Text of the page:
On finding out that cycling campaigners were to use the name Irish Cycling Campaign, I asked them to please not do so. The names are too similar. They denied the similarities.

So, I talked to a good few people, including people involved with communications and cycling, and the vast majority of them agreed there was a high potential for confusion. But the board of still maintained that there were no similarities.

Because of this I then ran a Twitter poll to get an idea of if there’s an issue. A Twitter poll is of limited value but with 470 responses it gives a reasonable idea of what people think — a lot of people who aren’t involved in communications aren’t too pushed by these issues one way or another, so I wasn’t expecting over 73% of people to say the names are too similar (32.8%) or somewhat similar (40.4%).

I was still told by the board of there were no similarities and was even told cycle and cycling are two totally different words — which is clearly not the case when one is a derivative of the other.

They were ultra-focused on the concept that their members had ratified the use of the name but with little consideration for any confusion.

The similarities to Cycling Ireland, the sports body which had been subject to some controversy, were considered. But I was told — in writing — that the similarities to were not even considered until I raised the issue.

The whole thing has been odd to me from the start. But I thought that the striking denial was the strangest point until the group renamed itself formally and then days later on January 8th it pronounced that “over the coming months” it would be working on a logo likely to be launched “around mid-year” and they’ll also be working on “developing a new web address, email addresses and social media handles to reflect the new name”.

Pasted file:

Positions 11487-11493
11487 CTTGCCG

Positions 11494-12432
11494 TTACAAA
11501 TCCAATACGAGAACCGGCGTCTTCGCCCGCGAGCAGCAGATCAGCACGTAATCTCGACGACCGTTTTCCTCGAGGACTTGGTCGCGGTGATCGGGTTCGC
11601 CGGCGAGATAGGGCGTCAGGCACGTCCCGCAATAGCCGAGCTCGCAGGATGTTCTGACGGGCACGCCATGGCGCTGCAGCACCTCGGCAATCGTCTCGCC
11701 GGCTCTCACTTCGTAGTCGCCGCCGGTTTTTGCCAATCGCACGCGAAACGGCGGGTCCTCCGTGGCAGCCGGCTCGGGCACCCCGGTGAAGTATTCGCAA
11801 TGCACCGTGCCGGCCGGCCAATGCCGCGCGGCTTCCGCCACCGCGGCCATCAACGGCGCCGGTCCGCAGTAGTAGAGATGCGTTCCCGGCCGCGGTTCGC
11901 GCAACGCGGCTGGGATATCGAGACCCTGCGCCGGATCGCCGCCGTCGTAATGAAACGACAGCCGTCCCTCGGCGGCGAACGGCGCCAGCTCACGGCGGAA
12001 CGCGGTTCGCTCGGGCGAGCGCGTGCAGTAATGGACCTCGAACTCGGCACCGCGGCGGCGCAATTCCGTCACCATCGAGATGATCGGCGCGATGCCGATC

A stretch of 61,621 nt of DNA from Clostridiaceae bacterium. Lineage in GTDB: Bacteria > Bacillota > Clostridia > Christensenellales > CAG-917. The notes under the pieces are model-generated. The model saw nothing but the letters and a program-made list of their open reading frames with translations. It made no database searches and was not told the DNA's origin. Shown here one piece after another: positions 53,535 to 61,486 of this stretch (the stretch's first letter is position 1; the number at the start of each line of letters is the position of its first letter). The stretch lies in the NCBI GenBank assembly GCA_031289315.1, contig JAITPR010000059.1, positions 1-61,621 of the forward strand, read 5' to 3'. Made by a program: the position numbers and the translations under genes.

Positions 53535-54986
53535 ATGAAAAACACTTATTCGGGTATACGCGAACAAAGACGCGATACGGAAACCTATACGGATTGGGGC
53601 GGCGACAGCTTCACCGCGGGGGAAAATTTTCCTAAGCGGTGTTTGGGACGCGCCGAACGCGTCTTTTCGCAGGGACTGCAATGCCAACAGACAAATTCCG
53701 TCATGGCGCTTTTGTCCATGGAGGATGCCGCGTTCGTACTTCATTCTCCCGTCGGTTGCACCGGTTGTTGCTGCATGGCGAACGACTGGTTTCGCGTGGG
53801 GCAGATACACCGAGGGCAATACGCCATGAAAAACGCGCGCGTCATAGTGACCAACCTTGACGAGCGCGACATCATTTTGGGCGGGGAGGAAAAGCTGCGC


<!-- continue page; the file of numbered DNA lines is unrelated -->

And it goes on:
Only at that stage did it become clear to me that the name was a blind focus of some within the group — a singular focus which not only did not consider the similarities and the likely confusion, there was no proper consideration of a logo, or how the name would work with social media handles etc to the extent that such would be ready in reasonable time for the name changeover.

It’s not actually clear to me what has been done at this stage besides getting a name a committee can agree on. The things that the group says will happen within months are the kind of things that should be ready for any name changeover. It could be said that a charity campaign group which is made up of mainly volunteers don’t have the budgets for things like brand strategies but I cannot help to think if they asked for help somebody out there with professional experience would have helped them.

I’m left disappointed that my pleas for this issue were dismissed. It’s claimed otherwise but when a derivative word is claimed to be not at all similar to its base word, that’s like something straight out of Monty Python.


Cian Ginty

PS: I’ve already been given off to for tweets including the below poll about this issue but I have a responsibility to be clear and open with readers about issues like this.